14 Important Financial Steps When Bringing On Remote Staff From Different Locations

Feb 23, 2022.

With more and more companies implementing permanent remote work policies, businesses are widening their talent pool to find the best people for the job, regardless of location. As businesses expand their remote teams by adding new members from across the nation and the globe, they must stay on top of multiple sets of labor laws and tax regulations.

It’s important for business leaders to review their financial policies to operate effectively, legally and profitably with a widespread remote team. From deciding on a fair pay scale to understanding state-specific laws, below 14 Forbes Finance Council members share important financial steps for businesses that want to bring on remote team members from outside their headquarters location.

Members of Forbes Finance Council share financial considerations for companies bringing on remote workers from across the nation and globe. PHOTOS COURTESY OF THE INDIVIDUAL MEMBERS.

1. Create A Competitive Compensation Package

Employers must have a strategy to attract and retain global employees to mitigate talent shortages. Create a competitive compensation package that includes benefits and perks for your remote team. This may look different in each country. Consult with an HR, legal or tax professional to understand the financial implications of creating benefits packages that are fair for employees worldwide. - David Whyte, Irwin

2. Understand The Complexities Of Multinational Compliance

We switched our company from in-person to virtual at the start of the pandemic and have made the change permanent. We currently have people from Europe, the Asia-Pacific region and all over the United States, so being fully remote makes sense. Though diverse backgrounds are a huge benefit, it's important to remember that remaining compliant in different countries results in a significant increase in HR and payroll complexity. - Julie Fergerson , MRC / Merchant Risk Council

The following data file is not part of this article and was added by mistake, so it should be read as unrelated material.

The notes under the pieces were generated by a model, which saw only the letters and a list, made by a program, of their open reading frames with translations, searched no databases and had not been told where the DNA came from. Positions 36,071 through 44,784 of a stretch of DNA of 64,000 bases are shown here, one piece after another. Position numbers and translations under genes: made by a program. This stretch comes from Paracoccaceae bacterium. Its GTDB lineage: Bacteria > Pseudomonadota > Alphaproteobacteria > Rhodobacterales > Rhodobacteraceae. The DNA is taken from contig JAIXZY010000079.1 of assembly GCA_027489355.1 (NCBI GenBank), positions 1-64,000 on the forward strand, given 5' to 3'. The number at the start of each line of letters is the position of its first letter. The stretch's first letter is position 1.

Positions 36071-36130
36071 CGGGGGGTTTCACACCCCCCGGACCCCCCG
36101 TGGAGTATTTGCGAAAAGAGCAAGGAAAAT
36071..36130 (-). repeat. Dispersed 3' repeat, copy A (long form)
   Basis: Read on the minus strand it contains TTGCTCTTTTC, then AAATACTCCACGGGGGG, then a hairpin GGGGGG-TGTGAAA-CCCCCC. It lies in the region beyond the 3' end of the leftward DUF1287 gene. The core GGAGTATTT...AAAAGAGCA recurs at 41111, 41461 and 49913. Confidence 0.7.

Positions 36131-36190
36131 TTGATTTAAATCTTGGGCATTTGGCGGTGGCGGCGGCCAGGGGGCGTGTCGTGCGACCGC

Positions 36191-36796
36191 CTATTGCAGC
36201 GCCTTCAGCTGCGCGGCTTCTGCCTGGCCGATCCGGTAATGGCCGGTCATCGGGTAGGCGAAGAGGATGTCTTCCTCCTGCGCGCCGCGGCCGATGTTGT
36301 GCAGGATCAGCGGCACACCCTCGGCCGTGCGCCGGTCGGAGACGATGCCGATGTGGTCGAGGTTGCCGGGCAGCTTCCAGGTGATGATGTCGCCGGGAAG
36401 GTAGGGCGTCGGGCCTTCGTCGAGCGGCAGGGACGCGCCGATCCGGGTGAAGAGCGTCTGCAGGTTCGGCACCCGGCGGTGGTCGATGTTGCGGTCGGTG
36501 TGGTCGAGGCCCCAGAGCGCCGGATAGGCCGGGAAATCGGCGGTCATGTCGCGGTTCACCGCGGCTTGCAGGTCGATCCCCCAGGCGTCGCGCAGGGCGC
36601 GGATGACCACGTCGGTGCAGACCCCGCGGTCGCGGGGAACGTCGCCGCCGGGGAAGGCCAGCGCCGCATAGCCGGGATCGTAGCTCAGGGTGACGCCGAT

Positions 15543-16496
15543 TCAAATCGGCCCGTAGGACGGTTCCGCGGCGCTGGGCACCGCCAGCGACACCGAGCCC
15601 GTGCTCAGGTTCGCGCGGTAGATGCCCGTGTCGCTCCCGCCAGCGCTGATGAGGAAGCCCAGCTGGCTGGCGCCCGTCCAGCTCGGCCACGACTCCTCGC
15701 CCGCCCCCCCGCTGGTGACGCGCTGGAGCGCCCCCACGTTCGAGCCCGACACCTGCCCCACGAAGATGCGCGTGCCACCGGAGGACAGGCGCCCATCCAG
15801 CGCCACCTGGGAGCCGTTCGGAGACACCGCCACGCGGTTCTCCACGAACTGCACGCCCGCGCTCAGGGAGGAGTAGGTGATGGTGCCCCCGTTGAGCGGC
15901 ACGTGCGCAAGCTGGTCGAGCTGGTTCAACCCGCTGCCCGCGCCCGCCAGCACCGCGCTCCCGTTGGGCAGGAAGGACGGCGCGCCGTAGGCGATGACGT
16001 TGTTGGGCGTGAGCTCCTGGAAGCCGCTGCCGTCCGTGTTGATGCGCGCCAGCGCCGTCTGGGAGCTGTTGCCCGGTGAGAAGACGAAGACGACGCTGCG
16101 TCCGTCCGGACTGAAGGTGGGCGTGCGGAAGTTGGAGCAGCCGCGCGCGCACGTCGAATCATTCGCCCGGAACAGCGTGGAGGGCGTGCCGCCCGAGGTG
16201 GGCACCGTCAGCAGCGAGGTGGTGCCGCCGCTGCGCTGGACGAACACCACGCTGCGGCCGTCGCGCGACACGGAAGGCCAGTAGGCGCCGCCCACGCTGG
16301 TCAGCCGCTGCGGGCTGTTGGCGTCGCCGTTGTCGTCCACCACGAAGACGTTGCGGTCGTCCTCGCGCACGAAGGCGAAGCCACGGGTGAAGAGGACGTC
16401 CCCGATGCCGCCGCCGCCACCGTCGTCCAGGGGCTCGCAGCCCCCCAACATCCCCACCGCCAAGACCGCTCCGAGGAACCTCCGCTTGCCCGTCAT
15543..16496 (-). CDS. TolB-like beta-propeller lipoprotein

Forbes Finance Council is an invitation-only organization for executives in successful accounting, financial planning and wealth management firms. Do I qualify?

3. Consider Hiring A Contractor

Rather than taking on payroll taxes and benefits for a W2 employee, consider adding a W9/1099 contractor role, which can save money. Have a good contractor agreement that includes data protection. Make sure the agreement aligns with state and federal regulations, including workers’ compensation funds to protect your company. Your attorney or state official can help with the agreement. Ignorance is never bliss when it comes to your money! - Kale Goodman, Easier Accounting

4. Look Toward Long-Term Value Creation

The pandemic has shown that effective implementation of hybrid and remote work can enhance talent acquisition, employee satisfaction and productivity. Long-term value creation will be dependent on how well a company manages data security, health and safety, culture, and regulatory compliance in this new operating environment. - Martin Jarzebowski, Federated Hermes

5. Remember The Analysis Of Appointment

Hiring employees in multiple states (and internationally) can trigger income tax nexus and create complicated multi-state tax liabilities. Each state has its own rules regarding nexus, and during Covid, many states provided certain exceptions to their standard rules. This makes the analysis of apportionment even more complicated. Penalties can be significant for companies that miss this analysis. - Jennifer Eubanks , CPA Department

6. Be Conscious Of Currency Exchange Rates

When it comes to the economics of hiring, businesses must consider the currency exchange rates and their fluctuations if teams reside in foreign countries. As payroll is a major expense, a strong domestic currency will prove beneficial while negotiating pay. - Anil Grandhi , AG FinTax